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Starting in the early 1800s, physicians have recognized a condition characterized by widespread pain, stiff muscles, profound fatigue and disturbed sleep, which they called "muscular rheumatism", fibromyositis, or fibrositis. Now known as fibromyalgia, this chronic condition affects up to six percent of the population. The vast majority of those diagnosed with fibromyalgia are women, but men and children can also have the illness, and it occurs more commonly in families.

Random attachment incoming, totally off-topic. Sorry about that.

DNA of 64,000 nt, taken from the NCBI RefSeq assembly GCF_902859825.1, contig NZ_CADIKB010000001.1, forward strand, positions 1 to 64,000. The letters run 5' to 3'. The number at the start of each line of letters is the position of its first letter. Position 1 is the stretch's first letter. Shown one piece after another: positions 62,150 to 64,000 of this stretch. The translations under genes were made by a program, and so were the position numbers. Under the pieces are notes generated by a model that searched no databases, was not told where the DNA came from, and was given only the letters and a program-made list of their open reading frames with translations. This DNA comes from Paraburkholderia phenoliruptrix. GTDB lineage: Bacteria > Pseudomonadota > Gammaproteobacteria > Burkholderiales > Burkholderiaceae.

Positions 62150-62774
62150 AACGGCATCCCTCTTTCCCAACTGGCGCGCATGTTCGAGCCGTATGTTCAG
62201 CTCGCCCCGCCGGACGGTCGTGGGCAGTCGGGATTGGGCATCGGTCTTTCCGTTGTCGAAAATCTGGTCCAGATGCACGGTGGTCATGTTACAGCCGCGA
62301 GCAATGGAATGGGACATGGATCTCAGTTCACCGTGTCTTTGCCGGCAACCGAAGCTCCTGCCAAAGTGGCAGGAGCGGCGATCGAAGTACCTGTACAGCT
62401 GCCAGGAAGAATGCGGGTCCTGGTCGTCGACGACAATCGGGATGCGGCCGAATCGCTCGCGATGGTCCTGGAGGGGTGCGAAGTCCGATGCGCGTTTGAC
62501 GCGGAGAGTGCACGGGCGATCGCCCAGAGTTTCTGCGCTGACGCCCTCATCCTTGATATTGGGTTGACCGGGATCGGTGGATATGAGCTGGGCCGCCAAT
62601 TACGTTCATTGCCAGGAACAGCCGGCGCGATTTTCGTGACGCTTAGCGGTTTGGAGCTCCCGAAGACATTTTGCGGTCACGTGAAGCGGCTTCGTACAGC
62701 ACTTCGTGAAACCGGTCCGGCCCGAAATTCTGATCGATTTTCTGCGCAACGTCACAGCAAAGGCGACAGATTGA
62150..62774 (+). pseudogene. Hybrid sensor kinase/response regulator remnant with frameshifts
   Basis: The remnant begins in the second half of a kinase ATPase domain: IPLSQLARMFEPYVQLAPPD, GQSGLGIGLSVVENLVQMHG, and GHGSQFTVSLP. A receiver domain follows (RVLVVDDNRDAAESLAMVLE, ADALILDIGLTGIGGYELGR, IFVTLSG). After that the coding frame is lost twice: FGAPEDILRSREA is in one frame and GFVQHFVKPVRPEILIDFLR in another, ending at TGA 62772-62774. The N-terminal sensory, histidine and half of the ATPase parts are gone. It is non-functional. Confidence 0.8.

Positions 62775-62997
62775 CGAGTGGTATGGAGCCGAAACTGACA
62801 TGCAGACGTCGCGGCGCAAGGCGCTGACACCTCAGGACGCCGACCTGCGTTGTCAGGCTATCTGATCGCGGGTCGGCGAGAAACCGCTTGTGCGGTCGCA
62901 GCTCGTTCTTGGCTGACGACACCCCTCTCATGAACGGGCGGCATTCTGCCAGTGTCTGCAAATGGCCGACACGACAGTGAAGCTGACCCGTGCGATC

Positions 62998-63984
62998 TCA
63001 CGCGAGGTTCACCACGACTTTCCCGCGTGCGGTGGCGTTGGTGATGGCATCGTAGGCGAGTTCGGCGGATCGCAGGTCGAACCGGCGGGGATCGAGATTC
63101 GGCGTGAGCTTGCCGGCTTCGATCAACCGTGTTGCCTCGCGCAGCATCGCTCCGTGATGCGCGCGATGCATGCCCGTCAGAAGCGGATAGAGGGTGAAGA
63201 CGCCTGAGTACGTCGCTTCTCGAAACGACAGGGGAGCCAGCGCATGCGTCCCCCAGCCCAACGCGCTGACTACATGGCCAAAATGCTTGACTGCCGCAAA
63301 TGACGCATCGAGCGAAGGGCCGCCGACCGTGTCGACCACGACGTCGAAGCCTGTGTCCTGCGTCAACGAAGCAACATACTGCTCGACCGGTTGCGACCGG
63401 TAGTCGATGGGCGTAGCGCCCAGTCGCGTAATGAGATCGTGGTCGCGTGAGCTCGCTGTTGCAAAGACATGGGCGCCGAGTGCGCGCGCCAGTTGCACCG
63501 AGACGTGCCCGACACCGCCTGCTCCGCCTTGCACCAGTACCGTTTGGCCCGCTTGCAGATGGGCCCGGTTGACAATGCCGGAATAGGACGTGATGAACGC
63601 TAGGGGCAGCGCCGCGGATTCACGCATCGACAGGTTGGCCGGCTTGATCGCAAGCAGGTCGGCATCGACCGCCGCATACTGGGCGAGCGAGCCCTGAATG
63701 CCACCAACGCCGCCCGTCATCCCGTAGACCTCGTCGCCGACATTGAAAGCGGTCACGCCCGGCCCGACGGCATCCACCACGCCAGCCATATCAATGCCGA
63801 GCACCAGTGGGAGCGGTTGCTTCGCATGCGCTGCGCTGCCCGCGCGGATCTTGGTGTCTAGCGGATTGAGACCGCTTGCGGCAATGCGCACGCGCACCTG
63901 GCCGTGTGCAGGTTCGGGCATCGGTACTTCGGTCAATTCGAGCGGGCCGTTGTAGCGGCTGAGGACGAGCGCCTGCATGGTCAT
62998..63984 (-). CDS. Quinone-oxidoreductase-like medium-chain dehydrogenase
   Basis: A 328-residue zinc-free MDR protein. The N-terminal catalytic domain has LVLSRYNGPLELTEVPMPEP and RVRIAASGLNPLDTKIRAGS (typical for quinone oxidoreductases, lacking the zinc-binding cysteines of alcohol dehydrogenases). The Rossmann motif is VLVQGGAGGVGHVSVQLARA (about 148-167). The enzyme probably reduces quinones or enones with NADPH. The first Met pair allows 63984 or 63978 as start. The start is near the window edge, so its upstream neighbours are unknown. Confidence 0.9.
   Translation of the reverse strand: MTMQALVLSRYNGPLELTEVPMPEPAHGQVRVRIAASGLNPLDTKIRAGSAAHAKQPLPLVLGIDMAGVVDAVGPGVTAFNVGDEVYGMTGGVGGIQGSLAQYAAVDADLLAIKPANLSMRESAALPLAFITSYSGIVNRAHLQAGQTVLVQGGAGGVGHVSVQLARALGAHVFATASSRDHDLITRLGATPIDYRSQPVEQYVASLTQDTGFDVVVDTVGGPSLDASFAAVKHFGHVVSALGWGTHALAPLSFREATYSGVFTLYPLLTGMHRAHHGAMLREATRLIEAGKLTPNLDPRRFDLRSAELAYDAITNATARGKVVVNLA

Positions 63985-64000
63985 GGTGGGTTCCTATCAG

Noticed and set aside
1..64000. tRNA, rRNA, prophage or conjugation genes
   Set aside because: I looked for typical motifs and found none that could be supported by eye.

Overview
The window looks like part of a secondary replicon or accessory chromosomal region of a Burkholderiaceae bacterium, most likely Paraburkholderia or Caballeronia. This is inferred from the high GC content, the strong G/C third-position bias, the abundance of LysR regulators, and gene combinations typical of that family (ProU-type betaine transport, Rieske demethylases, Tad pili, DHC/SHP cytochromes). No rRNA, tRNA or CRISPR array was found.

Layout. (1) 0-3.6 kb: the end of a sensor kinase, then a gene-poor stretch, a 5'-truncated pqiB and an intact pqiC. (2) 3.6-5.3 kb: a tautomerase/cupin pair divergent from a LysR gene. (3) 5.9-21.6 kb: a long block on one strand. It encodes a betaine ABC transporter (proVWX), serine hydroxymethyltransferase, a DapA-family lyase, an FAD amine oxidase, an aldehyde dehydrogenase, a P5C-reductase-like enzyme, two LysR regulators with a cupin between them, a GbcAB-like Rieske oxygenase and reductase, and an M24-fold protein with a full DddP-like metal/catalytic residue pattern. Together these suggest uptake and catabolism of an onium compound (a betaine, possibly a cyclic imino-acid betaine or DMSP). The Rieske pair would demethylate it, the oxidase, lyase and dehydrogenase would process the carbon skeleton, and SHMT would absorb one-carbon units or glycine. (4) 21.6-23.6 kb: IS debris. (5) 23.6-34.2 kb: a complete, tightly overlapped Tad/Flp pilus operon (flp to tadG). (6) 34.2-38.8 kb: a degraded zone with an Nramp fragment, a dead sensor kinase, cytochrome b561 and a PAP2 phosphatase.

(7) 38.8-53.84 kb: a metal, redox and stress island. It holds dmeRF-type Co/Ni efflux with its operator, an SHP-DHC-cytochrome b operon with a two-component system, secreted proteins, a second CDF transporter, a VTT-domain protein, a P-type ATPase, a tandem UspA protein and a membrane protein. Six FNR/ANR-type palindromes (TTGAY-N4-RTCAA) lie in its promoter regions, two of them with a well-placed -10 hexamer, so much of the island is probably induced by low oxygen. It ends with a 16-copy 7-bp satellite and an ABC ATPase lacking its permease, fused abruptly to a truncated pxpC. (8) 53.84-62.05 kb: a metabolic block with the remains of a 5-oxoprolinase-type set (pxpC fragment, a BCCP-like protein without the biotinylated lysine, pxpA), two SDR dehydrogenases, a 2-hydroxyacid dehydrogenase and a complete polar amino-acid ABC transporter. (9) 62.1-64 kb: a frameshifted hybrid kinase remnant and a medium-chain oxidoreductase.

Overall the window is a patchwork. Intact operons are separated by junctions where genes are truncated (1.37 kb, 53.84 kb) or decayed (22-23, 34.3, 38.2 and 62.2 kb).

Fibromyalgia is a chronic condition characterized by fatigue and widespread musculoskeletal pain that is present above and below the waist especially in “tender points.” Symptoms can also include mental processing problems, for example, problems with short-term memory and concentration, headaches, sleep disorders, heat/cold intolerance, anxiety or emotional numbness, heart problems, including rhythm abnormalities, and marked weight change.

What causes fibromyalgia is not well understood. However, most patients describe a physical trauma, such as a whiplash or neck injury from a car accident, or a viral infection, or emotional trauma at the beginning of their fibromyalgia pain.

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